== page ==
Fish & Seafood/Salmon


QUESTION: Is it common to bake Salmon? I went to a seafood restaurant and they only had fried and broiled and looked at me funny when I asked about baked salmon. I've had broiled haddock and it looked like a goey mess. I wouldn't want Salmon like that. I normally get salmon at grocery store as part of their $12 meals and I assume it's baked. What is most common?

ANSWER: Hi James.  Salmon can be prepared just about any way including baked, broiled, blackened, poached, grilled, steamed and I've even seen it fried and of course raw.  We serve baked salmon at our restaurant all the time.  We bake it topped with a ritz cracker crumb "stuffing" which we make with ground scallops and onions cooked in butter and sherry mixed with crumbled ritz crackers.
If the broiled haddock you had was a gooey mess, then they either didn't cook the fish properly or it wasn't good fish.  Most fish should be firm and flaky when broiled and never gooey.
I hope this helps.

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QUESTION: What is broiling? From a youtube video it just looks like baking with an elevated grate so drippings can fall through.

Broiling is direct heat source, usually flame or infrared, from above.  In grilling the heat source is below and in baking or roasting, the heat source is radiant or all around.
Most of the time when broiling, especially fish, you place the product directly on a pan made for broiling.  Sometimes it's vented with a catch pan below, but in commercial restaurants it's usually placed on a broiler plate and broiled until cooked through.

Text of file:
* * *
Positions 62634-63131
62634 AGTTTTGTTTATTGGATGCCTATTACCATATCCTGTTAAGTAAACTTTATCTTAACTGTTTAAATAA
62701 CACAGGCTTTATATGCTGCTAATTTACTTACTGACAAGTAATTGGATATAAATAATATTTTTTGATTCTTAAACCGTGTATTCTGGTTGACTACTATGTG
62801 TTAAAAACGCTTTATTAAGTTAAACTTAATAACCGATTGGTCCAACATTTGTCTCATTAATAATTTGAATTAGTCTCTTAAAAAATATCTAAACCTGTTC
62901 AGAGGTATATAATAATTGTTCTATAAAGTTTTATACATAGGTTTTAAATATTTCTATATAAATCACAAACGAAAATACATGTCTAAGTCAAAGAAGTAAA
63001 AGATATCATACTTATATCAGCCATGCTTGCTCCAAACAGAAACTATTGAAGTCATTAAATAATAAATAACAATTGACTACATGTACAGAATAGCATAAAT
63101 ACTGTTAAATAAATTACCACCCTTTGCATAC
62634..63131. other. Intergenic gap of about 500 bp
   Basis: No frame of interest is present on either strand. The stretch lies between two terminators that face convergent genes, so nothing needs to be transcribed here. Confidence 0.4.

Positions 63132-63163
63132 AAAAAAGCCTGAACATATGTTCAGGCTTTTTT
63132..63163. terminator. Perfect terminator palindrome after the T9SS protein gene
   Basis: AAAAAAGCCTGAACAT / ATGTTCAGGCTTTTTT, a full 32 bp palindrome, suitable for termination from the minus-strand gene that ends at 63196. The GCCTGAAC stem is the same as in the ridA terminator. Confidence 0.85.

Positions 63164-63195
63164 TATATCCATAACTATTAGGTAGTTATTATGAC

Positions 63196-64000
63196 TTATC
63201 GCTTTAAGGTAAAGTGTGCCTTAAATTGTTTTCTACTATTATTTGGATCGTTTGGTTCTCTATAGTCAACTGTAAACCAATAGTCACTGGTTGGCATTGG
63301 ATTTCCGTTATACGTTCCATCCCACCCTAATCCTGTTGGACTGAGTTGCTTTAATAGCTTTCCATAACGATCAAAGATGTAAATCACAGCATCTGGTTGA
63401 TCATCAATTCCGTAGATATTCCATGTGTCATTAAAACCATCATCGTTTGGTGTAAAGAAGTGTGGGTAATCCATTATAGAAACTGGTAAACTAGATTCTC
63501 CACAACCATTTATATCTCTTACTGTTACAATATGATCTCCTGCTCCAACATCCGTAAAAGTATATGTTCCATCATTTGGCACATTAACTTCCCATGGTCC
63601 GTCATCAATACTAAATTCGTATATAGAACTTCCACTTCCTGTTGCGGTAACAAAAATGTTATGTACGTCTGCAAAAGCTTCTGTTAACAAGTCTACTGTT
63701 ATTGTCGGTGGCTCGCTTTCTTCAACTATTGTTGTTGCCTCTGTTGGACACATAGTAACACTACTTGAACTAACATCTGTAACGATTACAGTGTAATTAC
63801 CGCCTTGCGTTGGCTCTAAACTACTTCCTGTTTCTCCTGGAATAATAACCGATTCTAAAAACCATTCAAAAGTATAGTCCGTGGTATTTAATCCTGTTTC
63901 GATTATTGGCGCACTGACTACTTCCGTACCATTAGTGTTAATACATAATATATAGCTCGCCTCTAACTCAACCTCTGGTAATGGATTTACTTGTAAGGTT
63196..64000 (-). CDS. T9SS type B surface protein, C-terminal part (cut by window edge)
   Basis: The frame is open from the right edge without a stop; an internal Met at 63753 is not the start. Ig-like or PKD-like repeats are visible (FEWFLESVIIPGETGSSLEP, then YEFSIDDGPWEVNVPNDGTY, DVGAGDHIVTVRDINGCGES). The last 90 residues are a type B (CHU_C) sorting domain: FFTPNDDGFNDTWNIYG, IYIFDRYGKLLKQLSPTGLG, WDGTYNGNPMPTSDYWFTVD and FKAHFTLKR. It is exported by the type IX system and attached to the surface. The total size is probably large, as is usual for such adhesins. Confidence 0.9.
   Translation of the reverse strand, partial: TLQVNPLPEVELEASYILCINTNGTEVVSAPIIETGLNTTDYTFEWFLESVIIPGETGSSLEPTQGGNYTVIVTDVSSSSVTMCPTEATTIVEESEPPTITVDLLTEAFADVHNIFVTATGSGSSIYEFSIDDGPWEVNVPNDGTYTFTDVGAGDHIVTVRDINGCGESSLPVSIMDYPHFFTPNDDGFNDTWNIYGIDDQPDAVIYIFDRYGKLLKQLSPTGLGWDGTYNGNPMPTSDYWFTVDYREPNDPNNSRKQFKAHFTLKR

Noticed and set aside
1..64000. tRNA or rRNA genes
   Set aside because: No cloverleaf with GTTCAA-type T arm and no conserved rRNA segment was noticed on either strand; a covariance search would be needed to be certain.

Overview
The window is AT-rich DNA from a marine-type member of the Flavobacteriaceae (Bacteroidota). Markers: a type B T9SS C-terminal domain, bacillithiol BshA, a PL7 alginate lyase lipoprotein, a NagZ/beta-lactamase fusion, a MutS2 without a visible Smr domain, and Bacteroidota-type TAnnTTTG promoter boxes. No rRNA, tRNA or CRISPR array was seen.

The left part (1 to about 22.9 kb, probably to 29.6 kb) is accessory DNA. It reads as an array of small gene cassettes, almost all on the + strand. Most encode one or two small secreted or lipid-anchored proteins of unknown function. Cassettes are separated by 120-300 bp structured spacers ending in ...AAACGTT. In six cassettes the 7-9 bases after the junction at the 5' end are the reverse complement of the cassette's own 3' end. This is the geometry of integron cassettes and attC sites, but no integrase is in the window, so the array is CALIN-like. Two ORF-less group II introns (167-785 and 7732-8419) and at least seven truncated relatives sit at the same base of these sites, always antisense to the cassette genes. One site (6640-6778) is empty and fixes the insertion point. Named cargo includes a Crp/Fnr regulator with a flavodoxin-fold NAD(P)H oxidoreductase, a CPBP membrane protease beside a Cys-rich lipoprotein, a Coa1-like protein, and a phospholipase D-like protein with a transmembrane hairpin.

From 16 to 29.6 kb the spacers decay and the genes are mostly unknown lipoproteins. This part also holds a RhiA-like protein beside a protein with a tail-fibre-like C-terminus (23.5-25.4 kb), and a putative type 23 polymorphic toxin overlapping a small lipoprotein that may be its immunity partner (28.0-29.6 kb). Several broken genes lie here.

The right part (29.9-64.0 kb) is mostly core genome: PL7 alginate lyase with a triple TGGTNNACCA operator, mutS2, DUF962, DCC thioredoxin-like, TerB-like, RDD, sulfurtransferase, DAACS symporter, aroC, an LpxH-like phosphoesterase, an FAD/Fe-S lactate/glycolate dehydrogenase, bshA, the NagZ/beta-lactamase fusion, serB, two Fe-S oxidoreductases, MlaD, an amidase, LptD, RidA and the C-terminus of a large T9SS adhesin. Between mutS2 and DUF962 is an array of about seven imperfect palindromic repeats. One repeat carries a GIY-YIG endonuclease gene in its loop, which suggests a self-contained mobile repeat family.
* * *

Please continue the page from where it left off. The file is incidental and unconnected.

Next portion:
At our restaurant, we season the fish for the broiler, usually some spices mixed with oil and add water or wine to the broiler pan so the fish doesn't burn and stick to the pan and to help keep the fish moist.  When the fish is a nice brownish on top, we either lower the heat or drop the fish down away from the heat and let it finish cooking.
When it's just cooked through, we remove it from the plate, leave the liquid behind and serve it.
Thanks for the follow up, please let me know if you have additional questions.

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Chris A. DiNunno


I can answer questions regarding the preparation of seafood as well as most general culinary questions.


I've been in the seafood retail and restaurant trade for 38 years. I owned my own restaurant for 22 years (150 seats, 2 locations) as well as a catering operation.

Past member of American Culinary Federation

Seafood Leader Magazine

Johnson & Wales University, N. Miami, Florida, Associates in Science, Culinary Arts.

Awards and Honors
Previously Certified Executive Chef (expired), ACF Competition Medalist

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